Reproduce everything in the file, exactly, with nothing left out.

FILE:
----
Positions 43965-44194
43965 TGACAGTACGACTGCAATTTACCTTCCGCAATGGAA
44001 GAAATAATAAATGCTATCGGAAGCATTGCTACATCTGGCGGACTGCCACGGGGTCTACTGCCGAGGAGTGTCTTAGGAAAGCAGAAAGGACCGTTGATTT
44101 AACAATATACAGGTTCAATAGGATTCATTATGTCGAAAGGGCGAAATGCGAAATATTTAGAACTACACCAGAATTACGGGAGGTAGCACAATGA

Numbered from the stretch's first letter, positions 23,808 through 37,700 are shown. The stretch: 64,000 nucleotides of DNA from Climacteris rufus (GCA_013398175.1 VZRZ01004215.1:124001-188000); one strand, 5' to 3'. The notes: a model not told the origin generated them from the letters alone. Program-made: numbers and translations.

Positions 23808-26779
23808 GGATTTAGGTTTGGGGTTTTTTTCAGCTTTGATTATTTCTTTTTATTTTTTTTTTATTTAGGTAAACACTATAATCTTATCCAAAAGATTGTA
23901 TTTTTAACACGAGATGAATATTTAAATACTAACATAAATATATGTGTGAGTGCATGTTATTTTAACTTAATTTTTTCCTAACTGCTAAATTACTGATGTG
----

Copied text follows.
Positions 43965-44194
43965 TGACAGTACGACTGCAATTTACCTTCCGCAATGGAA
44001 GAAATAATAAATGCTATCGGAAGCATTGCTACATCTGGCGGACTGCCACGGGGTCTACTGCCGAGGAGTGTCTTAGGAAAGCAGAAAGGACCGTTGATTT
44101 AACAATATACAGGTTCAATAGGATTCATTATGTCGAAAGGGCGAAATGCGAAATATTTAGAACTACACCAGAATTACGGGAGGTAGCACAATGA

Numbered from the stretch's first letter, positions 23,808 through 37,700 are shown. The stretch: 64,000 nucleotides of DNA from Climacteris rufus (GCA_013398175.1 VZRZ01004215.1:124001-188000); one strand, 5' to 3'. The notes: a model not told the origin generated them from the letters alone. Program-made: numbers and translations.

Positions 23808-26779
23808 GGATTTAGGTTTGGGGTTTTTTTCAGCTTTGATTATTTCTTTTTATTTTTTTTTTATTTAGGTAAACACTATAATCTTATCCAAAAGATTGTA
23901 TTTTTAACACGAGATGAATATTTAAATACTAACATAAATATATGTGTGAGTGCATGTTATTTTAACTTAATTTTTTCCTAACTGCTAAATTACTGATGTG